We forget that we live in the future.
The modern world is bizarre. Just watch this Al-Jazeera story about Otis Johnson, who was released from prison after 44 years into an almost alien world. He was puzzled at how people manage to walk around while they constantly looked at their phones.
But before that, he noticed everybody was talking to themselves. After a closer look, he saw they had “things in their ears” — earbuds. It reminded him of spies working for the CIA.
We’re going to get more connected every day. According to Statista, there are around 2 billion smart phone users in the world — and growing. Facebook and Internet.org are partnered with the mission to bring internet access to everyone in the world.
Moore’s law states computing power grows at an exponential rate every year. That law is working hand in hand with Metcalfe’s law, which states the more people there are in a network the more valuable it becomes.
So, smaller and more powerful devices are working together to build bigger and more powerful networks.
Most these networks will provide people free apps and products, and if they’re free, that means you’re the product — voluntarily letting someone spy on you.
Companies like Facebook who are working to bring the internet to the masses will use it to grow their already huge stockpile of personal information to target ads at us more and more efficiently.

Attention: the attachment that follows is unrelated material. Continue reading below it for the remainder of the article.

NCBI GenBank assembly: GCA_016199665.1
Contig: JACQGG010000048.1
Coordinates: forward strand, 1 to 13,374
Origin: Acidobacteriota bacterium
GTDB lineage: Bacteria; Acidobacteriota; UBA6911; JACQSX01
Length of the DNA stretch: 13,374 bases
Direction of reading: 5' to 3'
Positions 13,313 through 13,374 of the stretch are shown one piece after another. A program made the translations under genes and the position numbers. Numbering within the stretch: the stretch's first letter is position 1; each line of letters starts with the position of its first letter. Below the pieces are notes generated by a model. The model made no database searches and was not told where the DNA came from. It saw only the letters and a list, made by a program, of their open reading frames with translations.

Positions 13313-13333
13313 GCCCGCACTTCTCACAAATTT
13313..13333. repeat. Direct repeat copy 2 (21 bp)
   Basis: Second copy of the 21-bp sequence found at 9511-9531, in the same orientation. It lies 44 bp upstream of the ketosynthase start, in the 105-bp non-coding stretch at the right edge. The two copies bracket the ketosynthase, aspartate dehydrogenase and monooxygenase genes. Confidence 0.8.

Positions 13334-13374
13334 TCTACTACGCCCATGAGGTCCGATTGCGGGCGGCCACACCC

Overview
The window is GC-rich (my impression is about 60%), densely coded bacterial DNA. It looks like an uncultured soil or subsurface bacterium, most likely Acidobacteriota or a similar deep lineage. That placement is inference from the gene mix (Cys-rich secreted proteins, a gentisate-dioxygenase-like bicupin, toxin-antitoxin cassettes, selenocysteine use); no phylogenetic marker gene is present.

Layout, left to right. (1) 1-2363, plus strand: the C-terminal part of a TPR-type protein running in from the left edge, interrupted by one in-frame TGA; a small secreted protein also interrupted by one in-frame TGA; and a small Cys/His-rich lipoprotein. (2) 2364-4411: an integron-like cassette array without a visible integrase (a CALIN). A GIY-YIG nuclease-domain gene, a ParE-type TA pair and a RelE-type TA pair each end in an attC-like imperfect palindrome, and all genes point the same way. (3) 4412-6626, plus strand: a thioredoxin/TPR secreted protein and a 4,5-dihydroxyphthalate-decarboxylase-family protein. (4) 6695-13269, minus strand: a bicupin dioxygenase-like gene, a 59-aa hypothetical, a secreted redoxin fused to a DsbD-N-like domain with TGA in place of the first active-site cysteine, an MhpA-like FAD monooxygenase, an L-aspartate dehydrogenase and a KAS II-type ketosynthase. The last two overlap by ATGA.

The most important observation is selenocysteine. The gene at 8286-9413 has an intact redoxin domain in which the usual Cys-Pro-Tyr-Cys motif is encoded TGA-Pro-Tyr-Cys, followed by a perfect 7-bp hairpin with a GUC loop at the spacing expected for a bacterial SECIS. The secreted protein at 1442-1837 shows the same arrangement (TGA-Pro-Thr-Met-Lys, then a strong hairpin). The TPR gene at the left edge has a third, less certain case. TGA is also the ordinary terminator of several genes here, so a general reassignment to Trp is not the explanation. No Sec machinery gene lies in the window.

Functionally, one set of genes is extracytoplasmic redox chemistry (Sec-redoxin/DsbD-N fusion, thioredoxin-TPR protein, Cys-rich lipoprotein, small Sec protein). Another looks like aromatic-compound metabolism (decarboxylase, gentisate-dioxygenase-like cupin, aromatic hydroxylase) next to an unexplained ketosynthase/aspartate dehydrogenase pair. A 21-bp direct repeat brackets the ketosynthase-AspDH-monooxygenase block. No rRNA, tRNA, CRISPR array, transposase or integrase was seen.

Meanwhile, advertisers will work around ad-blockers in an arms race to get our attention and the attention of the billions who will start using the internet in the next few years.
It will get harder distinguish what’s an ad and what’s not with the nascent field of content marketing always blurring the line between advertising and genuine content.
This means advertisers will use multi-pronged campaigns to build brands through repetition without audiences noticing they’re being targeted for advertising. Meanwhile, lawmakers will struggle to regulate these new advertising tools, especially in underdeveloped countries.
So, just like we don’t realize how far we’ve come, we don’t know how far we’re going to go. One day we’ll probably look back on our new iPhones the same way we look at Windows 95, or even a horse and buggy.
The future of media is unpredictable, but one thing is for certain, as new technologies springing up and vast swaths of people get access to the internet, soon we’ll start feeling like Otis Johnson.